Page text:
Under the guidance of Susan dosReis, BSPharm, PhD, associate professor in PHSR, Majid took a patient-centered approach to her research, conducting interviews and organizing focus groups for nearly 30 caregivers of individuals with Alzheimer’s disease and related dementias to better understand how they prioritize the benefits and risks associated with available care options. “Caring for individuals with Alzheimer’s disease and other dementias presents a lot of unique challenges. There are only five medications approved by the Food and Drug Administration to treat these conditions on the market, and many patients opt not to take those medications because they do not see any real benefit. As a result, it is necessary for us as researchers to look beyond pharmacological interventions to better understand the other options that caregivers might be exploring for their loved ones,” she said.

Working in the laboratory of Yihua Bruce Yu, PhD, professor in PSC, Briggs conducted a series of experiments using an amphiphilic molecule known as FIT-27 to verify water NMR as a method of detection for conformational transitions, measuring the chemical shift changes, relaxation rates, and diffusion coefficients for both water and fluorine – another imaging agent – to determine if both detected the same molecular transitions in FIT-27. “Previous research in our laboratory has shown that water NMR can detect aggregates of drug products, so the results from these studies were very exciting to us. We now have data that shows promise for using water NMR to also detect conformational transitions, and are looking forward to continuing these studies to develop a novel way of measuring biologics and conducting quality control across the pharmaceutical industry,” she said.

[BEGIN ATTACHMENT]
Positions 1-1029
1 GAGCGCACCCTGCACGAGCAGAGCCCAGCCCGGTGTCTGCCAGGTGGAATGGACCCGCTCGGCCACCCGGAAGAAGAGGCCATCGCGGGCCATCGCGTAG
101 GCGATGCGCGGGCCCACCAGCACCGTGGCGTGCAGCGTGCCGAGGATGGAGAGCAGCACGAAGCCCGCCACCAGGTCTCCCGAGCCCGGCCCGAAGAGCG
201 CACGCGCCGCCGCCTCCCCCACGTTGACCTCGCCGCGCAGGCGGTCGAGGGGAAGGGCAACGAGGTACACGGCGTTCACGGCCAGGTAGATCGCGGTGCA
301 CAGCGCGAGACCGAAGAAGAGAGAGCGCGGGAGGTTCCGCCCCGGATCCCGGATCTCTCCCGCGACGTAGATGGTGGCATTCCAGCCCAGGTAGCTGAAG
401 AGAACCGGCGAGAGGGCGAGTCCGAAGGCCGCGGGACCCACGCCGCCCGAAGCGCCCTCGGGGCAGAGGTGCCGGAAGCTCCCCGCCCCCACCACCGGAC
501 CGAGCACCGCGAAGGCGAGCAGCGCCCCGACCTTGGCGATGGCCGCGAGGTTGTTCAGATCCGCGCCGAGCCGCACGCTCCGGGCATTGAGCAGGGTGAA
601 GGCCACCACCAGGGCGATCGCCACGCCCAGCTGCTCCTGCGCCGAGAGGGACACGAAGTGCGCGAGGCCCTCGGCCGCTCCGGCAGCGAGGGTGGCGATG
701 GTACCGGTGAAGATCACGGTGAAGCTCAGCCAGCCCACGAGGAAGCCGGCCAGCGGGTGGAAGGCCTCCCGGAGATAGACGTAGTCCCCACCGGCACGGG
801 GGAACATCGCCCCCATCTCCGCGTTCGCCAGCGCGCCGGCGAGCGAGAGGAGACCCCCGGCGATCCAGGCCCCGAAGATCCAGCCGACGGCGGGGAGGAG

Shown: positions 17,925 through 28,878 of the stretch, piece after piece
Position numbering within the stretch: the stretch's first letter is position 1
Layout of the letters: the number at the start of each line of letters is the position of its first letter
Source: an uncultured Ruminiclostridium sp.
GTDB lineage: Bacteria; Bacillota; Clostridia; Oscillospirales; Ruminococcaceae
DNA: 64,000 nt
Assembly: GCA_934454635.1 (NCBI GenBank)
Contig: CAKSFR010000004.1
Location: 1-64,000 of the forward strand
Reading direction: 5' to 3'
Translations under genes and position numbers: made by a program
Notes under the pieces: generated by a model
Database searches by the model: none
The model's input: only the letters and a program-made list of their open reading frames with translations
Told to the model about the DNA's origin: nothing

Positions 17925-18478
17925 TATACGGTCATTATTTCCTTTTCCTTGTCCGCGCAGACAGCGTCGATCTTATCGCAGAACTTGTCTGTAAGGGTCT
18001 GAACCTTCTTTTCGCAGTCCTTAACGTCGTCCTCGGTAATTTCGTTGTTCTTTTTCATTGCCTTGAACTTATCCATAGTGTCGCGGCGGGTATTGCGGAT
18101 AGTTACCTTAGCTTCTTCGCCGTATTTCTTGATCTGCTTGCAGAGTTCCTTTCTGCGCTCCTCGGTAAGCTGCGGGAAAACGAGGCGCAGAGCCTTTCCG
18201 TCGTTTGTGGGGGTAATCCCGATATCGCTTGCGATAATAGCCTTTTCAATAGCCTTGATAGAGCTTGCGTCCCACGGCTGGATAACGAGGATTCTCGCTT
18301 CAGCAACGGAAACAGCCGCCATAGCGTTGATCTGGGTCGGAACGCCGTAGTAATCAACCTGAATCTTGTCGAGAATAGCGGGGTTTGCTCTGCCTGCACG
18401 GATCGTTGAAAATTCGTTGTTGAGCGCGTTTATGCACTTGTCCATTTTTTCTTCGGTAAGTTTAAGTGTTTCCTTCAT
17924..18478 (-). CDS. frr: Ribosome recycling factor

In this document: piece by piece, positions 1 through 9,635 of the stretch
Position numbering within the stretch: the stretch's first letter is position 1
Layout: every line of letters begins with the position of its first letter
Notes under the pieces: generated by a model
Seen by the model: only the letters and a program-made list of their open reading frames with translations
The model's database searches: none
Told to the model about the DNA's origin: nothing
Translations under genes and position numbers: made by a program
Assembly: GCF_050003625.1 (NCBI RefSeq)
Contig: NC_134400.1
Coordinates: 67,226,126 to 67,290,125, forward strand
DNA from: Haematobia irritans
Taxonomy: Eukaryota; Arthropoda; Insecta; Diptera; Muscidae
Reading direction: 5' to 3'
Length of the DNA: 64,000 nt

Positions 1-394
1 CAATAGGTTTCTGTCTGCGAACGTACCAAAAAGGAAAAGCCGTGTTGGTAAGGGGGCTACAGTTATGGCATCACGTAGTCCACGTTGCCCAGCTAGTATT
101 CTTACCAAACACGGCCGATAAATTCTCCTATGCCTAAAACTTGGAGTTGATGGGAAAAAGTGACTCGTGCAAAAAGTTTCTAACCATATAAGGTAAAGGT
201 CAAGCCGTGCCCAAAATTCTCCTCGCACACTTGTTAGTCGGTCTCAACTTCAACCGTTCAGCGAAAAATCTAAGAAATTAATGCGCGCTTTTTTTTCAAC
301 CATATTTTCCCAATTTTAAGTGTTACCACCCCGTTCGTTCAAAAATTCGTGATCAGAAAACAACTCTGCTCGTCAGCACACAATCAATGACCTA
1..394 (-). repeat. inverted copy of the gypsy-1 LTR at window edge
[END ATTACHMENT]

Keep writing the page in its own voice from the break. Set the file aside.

A poster session held later during the event presented an opportunity for faculty, staff, and students to network and learn more the cutting-edge research being conducted by up-and-coming researchers across the School. One of the posters showcased research conducted by Joey Mattingly, PharmD, MBA, assistant professor in the Department of Pharmacy Practice and Science (PPS) at the School and a graduate student in the School’s PhD in PHSR program, where he is currently examining methods to measure the economic burdens of disease and the actions that decision makers can take to improve how health care dollars are spent.

“Research Day is a wonderful opportunity to highlight the tremendous work being done by the School’s students, residents, and postdoctoral fellows, with the most valuable part being the role that it plays in the development of these young researchers,” said Mattingly. “After my first year teaching at the School, I applied to the PhD in PHSR program. My work focuses on the field of pharmacoeconomics. Although I have presented several posters at national meetings as a pharmacy practitioner, having the opportunity to participate in Research Day was particularly special for me, as I not only served as a mentor to two pharmacy residents who had posters on display, but also had an opportunity to share my own work as a graduate student.”